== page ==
And then Microsoft makes money by selling 50-100 Remote Desktop CALs to replace those 50-100 physical desktops. The price per CAL is about 90% of the price per license of Windows. But add in the base price of the Windows Server license, and you're back to essentially the same price.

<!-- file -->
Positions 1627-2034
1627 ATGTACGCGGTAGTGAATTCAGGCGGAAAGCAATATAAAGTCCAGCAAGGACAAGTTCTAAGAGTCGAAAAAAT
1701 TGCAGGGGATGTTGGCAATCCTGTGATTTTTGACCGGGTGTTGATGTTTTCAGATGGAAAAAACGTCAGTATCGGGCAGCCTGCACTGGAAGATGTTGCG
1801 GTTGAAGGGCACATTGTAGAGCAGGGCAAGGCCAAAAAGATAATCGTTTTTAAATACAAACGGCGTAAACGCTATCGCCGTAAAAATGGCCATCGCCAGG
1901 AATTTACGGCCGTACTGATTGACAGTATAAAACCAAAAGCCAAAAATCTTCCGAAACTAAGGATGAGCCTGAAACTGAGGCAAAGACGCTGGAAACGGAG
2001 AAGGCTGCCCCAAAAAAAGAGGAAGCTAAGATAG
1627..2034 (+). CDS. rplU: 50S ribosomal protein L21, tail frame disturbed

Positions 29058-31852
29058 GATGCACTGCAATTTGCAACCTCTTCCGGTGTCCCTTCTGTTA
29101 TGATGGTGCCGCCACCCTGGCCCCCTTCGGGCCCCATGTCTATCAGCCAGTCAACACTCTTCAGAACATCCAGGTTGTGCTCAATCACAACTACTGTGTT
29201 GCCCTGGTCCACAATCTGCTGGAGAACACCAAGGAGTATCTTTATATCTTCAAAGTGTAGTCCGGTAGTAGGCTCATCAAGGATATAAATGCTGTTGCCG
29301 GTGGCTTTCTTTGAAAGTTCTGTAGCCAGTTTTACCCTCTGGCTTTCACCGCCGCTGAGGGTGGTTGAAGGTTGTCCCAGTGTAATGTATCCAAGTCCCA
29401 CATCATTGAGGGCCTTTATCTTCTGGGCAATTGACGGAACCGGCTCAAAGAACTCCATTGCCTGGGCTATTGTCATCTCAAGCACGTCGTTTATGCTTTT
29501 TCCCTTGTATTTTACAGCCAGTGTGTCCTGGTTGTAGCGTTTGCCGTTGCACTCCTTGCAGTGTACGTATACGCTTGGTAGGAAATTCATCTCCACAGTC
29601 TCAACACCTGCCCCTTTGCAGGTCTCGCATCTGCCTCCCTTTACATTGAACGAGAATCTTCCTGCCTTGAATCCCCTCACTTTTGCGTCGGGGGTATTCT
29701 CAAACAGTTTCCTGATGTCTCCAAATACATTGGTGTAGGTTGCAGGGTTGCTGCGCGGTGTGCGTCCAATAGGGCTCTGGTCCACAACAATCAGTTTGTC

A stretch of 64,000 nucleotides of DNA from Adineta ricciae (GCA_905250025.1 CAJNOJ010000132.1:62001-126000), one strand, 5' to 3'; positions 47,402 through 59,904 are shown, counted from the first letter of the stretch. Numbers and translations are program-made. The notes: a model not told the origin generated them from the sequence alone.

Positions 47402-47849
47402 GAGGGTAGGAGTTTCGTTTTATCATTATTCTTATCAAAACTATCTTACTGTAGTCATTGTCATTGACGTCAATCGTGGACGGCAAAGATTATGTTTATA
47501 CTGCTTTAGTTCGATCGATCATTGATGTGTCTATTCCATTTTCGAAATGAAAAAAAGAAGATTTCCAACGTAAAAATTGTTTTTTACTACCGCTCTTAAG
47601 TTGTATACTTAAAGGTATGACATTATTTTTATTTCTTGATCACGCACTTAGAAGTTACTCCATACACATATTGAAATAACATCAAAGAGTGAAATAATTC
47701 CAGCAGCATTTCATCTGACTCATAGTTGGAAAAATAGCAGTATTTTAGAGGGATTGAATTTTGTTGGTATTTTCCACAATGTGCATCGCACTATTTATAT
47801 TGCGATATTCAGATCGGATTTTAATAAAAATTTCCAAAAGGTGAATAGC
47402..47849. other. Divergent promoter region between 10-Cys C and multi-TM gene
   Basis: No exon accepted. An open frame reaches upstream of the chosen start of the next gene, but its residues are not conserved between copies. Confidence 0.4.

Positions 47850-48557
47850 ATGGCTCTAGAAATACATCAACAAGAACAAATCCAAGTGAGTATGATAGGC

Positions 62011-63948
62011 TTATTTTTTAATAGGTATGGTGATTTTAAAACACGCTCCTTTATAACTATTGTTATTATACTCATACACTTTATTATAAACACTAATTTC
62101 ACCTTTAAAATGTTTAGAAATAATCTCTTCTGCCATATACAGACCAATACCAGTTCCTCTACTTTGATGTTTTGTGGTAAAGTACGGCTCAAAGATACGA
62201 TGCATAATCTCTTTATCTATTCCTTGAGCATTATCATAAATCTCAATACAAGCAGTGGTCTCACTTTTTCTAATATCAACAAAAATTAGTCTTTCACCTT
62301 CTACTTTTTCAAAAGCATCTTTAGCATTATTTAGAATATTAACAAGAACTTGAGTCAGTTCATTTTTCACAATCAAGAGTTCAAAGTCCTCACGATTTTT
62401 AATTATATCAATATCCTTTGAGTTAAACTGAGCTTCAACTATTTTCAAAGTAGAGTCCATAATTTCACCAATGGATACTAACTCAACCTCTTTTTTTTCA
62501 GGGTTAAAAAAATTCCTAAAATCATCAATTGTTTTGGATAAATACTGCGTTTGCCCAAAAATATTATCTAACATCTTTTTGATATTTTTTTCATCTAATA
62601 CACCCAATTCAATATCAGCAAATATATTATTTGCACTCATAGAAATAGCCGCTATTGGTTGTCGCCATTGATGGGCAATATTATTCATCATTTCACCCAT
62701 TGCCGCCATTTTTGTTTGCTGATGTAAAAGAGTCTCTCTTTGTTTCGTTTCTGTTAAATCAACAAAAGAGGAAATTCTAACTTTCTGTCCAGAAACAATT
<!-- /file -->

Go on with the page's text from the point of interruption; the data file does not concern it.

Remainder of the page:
At first. But eventually, less and less will run on the 370^H^H^H Windows box, as people get native clients (or good HTML 5+ clients) for email, memos and spreadsheets, and only "that legacy .NET app we still have to use" will be on the big-iron rack in the DP donjon.